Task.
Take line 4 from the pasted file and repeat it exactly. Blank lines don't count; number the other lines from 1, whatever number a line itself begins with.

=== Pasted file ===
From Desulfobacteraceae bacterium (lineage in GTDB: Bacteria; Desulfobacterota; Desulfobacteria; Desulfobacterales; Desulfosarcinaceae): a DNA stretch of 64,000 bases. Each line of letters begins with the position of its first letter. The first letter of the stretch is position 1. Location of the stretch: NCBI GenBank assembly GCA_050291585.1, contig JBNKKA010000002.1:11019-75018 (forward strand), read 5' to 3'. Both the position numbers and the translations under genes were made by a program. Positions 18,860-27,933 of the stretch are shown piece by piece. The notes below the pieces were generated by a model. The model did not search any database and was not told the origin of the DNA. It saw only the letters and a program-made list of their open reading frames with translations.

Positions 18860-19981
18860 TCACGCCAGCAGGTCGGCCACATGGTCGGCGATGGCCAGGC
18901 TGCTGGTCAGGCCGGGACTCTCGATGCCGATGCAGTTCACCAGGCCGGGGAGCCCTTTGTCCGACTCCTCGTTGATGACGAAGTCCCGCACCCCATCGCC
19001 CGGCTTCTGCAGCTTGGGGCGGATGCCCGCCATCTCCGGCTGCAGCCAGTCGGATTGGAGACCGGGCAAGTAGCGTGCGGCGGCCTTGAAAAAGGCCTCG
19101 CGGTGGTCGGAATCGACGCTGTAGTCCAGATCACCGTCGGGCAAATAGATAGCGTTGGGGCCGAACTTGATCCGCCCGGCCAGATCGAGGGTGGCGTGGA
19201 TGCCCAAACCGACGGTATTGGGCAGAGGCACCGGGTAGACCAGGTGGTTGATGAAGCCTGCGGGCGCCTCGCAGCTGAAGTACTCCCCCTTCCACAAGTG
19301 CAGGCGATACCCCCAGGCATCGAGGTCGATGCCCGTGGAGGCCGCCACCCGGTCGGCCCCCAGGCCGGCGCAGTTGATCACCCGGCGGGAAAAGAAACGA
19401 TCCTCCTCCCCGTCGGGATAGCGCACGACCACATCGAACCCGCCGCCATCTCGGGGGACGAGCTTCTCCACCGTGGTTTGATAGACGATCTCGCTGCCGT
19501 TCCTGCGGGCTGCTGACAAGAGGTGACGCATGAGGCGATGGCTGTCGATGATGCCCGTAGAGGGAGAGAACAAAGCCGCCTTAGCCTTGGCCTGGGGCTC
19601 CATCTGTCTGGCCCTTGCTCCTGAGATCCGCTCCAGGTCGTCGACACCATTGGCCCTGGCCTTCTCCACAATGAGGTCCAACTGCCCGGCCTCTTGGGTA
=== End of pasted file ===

18901 TGCTGGTCAGGCCGGGACTCTCGATGCCGATGCAGTTCACCAGGCCGGGGAGCCCTTTGTCCGACTCCTCGTTGATGACGAAGTCCCGCACCCCATCGCC